Topology is the foundation of 3D modeling and digital animation. It refers to the geometric surface characteristics of a mesh (the shape of the 3D object). These include vertices, edges, and arcs that makeup faces on the model.
Getting the proportions right is essential to a 3D model’s look and feel, but it’s also a skill that takes time to master. As a result, it’s important to know the basics of topology before you start designing a new object.
1. Use quads instead of subdivisions when possible
Quads are the most common polygon type used by 3D artists to construct their models, and they’re ideal for producing realistic-looking objects with high resolution. They’re also a good choice for models that will be used in complex pipelines because they require fewer vertices than other shapes, which helps reduce memory usage on your computer.
2. Retopology is key to getting a good 3D model made
One of the best ways to create a better-looking, more believable 3D model is to retopologize it after you’ve finished the design. Retopology is a process that lets you take high-resolution assets and lay out a clean, low-resolution topology over them, saving the polygon count required for the original design without compromising the quality or detail of the final product.
3. Keeping a copy of the art you’re using as a reference is essential to creating a good-looking model
To understand proportions, it’s important to have some form of art close at hand that you can draw over. This will help you understand how an object should look on the screen and in your model.
4. Avoid N-Gons and other non-manifold faces when possible
N-Gons are vertices that consist of three intersecting edges, which are very common in 3D modeling but can produce unwanted topology on flat surfaces when extruding faces. They often appear around poles or inset parts of a model and can cause strange rendering or smoothing artifacts.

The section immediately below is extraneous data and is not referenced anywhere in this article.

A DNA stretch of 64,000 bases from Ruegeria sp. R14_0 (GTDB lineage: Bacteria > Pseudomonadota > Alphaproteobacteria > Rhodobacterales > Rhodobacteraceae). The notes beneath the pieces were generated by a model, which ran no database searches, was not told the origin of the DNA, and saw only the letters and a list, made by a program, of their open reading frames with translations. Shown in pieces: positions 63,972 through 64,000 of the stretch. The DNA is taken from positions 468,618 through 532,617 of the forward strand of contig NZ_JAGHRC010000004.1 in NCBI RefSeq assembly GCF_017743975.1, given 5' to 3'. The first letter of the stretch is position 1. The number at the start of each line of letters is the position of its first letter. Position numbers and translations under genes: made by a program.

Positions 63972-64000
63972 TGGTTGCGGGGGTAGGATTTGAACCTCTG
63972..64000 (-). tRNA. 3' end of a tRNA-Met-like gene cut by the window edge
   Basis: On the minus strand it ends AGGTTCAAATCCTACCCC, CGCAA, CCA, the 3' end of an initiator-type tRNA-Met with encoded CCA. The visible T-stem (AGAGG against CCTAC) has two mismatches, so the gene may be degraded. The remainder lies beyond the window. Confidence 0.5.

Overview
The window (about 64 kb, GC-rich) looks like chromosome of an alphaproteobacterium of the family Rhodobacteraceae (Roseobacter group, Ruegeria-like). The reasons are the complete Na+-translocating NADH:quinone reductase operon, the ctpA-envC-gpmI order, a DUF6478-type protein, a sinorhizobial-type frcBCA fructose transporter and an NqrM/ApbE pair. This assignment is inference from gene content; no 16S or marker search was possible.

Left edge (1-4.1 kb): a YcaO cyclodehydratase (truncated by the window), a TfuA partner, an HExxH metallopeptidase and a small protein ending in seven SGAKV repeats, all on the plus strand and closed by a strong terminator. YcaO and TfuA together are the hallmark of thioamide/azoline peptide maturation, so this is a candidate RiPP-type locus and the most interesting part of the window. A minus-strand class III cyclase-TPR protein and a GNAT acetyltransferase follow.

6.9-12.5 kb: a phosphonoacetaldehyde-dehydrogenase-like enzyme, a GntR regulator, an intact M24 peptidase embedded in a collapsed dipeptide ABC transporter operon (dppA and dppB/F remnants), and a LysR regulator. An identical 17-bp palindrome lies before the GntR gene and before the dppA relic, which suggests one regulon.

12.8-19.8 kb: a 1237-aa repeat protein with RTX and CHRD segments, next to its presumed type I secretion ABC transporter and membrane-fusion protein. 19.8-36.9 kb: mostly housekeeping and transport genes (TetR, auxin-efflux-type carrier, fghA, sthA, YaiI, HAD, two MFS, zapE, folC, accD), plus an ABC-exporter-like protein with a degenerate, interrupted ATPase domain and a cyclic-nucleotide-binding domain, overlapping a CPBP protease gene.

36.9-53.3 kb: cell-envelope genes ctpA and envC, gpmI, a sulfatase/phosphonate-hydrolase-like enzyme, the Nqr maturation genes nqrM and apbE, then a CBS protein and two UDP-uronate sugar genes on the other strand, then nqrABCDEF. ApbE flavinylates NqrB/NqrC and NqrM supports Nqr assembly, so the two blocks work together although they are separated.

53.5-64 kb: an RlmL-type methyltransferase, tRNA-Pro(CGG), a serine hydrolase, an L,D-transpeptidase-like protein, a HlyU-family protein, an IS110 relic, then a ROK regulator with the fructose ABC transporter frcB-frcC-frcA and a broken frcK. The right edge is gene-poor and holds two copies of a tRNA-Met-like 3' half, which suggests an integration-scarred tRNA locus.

5. Avoid pinched corners when possible
Pinched corners are common in modeling, but it’s important to learn how to avoid them. Pinched corners are a result of trying to model a corner with too many edges, which creates a pinch point in the topology. They can be difficult to remove, so keeping them in the background and focusing on a different element of your model’s design is best.
6. Be careful with e-poles and other edge loops that meet or turn
Edge loops are one of the most common occurrences in 3D modeling, and they’re also a major culprit for creating a pinch point in the topology. This happens when a face is extruded with too many edges or when an edge loop turns or meets another.
7. Don’t put too many N-Gons in your model
N-Gons are a common mistake for many beginning modelers. They subdivide poorly and can produce unwanted topology on flat surfaces. This makes them a bad practice to get into and can lead to problems when importing the model into popular sculpting applications like ZBrush or Mudbox.